Be careful what you wish for
Some thoughts on building a portfolio of Non-Executive Directorships
In modern sport, independent non-executive directors (INEDs) are now seen as increasingly vital positions across most major sports entities, such as international federations, national governing bodies, professional leagues, major events organising committees and other public-funded sports organisations.
Through my work with SRi – alongside partners such as the RFU, Football League, 2017 World Athletics, the Golf Foundation and Sports and Recreation Alliance – and with personal experience of numerous NED roles, I find myself often being asked for advice by executives wishing to develop a portfolio of INED appointments.
There are more areas to consider than may not, at first, be evident. What appears initially to be a fun, low time commitment role, with a level of kudos and prestige, can suddenly become the exact opposite of all those things when something goes wrong.
As an INED, there is the need to take a broad overview but not to become involved in detailed implementation. It is a real skill to be able to dip in and out of a Board and to achieve the right balance between contributing and being involved in the business, while at the same time not stepping on the executive team’s toes.
Know your subject
Make sure that you have sufficient understanding about the fundamental purpose and objectives of the organisation you are joining. Do you really understand the dynamics of their specific market, external factors which may affect it and the competitor environment? If you have doubts about this, then don’t do it.
Do you have a level of affinity, even affection, but above all else trust in the executive team and the other members of the Board? At the end of the day, you have to rely on information they give you and, if they so wish, it is maybe easy for vital facts to become hidden from you.
Keeping it local
To be effective as an INED you need to be geographically close enough to the Chair and CEO to be able to pop in for a chat; you need much more contact than just attending formal Board meetings – you need to be familiar. This is difficult to achieve if the journey to them is either long or complicated.
Finally, it is important to make sure that there are no surprises.
Due diligence should be done under the heading “Be careful what you wish for”. From my experience, there are two areas which must be addressed early in the selection process: time commitment and remuneration.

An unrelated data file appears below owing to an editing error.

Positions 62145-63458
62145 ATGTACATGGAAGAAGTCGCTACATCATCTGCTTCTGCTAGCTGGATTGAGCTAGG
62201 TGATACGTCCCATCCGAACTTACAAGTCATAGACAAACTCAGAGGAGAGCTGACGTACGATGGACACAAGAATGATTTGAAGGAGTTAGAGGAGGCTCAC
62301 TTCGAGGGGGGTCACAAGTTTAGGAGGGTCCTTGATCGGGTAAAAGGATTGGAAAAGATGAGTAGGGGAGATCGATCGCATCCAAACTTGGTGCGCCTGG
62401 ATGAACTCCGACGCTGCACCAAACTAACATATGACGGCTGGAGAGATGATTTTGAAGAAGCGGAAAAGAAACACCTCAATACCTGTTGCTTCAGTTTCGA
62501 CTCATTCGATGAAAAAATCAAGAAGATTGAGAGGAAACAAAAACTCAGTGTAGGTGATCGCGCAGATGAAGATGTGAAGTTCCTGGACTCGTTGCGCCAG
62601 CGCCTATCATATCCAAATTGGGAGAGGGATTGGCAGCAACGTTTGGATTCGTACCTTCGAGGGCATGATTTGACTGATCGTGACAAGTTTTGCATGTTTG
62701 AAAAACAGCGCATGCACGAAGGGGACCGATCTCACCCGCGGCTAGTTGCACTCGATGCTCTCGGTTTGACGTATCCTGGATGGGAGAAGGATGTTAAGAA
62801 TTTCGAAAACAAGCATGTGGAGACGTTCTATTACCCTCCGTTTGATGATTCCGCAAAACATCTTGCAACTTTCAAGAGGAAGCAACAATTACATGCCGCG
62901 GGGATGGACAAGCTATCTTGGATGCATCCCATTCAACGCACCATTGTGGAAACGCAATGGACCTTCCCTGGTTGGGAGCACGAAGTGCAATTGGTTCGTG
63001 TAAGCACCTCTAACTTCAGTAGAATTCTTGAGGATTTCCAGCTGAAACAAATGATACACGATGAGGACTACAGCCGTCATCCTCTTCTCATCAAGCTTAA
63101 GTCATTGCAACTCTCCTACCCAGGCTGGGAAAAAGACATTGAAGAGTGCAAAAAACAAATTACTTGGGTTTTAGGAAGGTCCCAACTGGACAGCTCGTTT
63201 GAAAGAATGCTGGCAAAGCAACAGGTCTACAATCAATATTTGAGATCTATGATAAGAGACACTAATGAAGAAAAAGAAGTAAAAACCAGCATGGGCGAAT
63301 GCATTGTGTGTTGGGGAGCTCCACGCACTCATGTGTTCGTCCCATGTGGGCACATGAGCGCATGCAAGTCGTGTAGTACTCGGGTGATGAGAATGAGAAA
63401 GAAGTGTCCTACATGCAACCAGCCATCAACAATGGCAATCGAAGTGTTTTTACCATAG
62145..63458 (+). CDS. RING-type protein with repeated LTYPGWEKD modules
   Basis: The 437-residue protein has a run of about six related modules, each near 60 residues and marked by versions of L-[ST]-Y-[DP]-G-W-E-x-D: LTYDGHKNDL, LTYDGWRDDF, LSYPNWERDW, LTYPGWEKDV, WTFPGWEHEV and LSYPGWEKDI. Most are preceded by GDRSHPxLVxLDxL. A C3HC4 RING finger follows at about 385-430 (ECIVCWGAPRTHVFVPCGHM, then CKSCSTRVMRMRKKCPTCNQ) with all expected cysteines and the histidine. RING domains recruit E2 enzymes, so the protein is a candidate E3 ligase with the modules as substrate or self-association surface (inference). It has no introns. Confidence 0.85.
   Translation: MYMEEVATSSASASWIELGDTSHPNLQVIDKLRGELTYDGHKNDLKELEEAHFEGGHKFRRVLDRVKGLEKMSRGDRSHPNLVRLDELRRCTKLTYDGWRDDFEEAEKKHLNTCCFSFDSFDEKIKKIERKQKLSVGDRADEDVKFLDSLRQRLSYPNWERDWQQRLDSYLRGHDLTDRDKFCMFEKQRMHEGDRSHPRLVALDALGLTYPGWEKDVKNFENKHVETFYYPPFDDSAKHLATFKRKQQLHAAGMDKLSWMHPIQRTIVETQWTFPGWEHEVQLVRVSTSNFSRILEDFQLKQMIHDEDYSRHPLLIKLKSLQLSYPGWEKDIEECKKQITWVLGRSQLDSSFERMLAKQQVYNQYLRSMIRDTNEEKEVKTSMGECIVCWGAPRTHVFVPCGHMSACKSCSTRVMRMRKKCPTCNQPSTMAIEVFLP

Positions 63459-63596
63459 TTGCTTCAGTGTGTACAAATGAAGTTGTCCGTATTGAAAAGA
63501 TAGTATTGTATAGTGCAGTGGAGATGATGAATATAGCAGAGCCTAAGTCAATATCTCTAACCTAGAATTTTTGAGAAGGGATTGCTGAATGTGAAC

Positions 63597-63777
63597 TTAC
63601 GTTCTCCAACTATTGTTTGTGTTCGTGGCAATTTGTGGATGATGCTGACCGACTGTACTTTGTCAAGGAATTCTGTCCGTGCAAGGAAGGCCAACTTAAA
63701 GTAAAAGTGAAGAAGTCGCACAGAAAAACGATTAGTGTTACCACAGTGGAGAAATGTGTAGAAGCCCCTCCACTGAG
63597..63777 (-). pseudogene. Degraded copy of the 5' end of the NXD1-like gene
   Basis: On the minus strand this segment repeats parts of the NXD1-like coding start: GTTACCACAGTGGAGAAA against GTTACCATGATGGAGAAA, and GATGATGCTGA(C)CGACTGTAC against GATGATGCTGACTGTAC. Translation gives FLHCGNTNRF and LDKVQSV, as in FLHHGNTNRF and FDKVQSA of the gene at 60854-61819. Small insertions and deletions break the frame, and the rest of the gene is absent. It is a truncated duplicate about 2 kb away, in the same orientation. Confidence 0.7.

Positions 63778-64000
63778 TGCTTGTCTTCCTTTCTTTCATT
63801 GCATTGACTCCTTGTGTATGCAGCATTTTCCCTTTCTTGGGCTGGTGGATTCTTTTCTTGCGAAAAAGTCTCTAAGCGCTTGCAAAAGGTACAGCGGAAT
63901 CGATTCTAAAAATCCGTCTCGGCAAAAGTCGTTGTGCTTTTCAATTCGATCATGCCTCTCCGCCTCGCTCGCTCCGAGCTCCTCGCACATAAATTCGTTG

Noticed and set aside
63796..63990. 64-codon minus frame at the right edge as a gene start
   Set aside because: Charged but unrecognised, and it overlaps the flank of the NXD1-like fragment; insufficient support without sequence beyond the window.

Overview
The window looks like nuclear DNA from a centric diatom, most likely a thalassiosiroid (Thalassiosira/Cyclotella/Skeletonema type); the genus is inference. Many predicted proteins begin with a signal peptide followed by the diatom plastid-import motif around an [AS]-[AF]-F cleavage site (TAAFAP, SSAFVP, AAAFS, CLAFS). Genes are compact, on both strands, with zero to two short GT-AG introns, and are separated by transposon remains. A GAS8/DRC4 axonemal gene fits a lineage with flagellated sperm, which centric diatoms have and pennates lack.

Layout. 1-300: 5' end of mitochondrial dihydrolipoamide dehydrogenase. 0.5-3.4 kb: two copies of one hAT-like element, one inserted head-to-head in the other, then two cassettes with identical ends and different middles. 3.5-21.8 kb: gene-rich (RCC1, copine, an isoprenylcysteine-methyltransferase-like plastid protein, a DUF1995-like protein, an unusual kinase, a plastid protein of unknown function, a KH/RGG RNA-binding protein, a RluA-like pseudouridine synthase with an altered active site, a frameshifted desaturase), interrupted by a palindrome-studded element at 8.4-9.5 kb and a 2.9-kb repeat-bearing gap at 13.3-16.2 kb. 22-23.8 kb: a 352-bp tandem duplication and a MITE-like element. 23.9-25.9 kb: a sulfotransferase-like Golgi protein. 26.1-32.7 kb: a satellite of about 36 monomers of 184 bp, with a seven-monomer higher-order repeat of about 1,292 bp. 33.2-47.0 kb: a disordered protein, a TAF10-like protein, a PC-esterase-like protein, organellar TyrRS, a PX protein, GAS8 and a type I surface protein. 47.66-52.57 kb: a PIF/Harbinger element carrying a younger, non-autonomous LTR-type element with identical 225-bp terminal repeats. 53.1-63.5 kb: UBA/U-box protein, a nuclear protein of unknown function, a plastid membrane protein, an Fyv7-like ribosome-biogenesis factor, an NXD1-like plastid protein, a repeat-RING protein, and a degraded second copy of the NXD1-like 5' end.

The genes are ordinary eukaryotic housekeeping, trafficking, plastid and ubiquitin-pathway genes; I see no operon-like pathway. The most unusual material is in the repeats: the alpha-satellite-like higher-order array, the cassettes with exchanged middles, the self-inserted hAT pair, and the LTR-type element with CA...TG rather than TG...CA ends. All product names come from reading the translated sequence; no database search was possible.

Right time, right experience
SRi’s recent experience is that what starts off as the estimated time requirement is nearly always badly underestimated. I advise candidates to really drill down on their time availability and question the Chair on what, realistically, they expect from their INEDs.
While remuneration is rarely high on an INED list of priorities, there is all too often a disconnect over fees, without a clear and early discussion to establish exactly what the incoming Board member can expect. Traditionally, sports Boards have been dominated by enthusiastic, unpaid volunteers, but as the need for Boards to bring in expertise capable of facing the challenges of the modern sport grows, it has become increasingly the norm to pay INEDs. This has also made it increasingly important to bring it those with the skills and experience required to contribute as an INED.
For those looking to build their experience, there are many considerable benefits as an INED. The challenge being faced by those with a successful track record of managing a portfolio of INEDs is ensuring they don’t overstretch their responsibilities – and be careful what they wish for!
To read more from Mike Squires’ full analysis of independent non-executive directors, please contact firstname.lastname@example.org.
Mike Squires is the Chairman of SRi, an international management consultancy and executive search company specialising in the sports, media and entertainment market. Mike has held senior posts within the executive search and sporting industries for more than 30 years. Since 2001, he has been actively involved in non-executive directorship roles, including at public-quoted firms, privately held companies, charitable trusts and education boards. He has held the role of Chairman at SRi since 2008.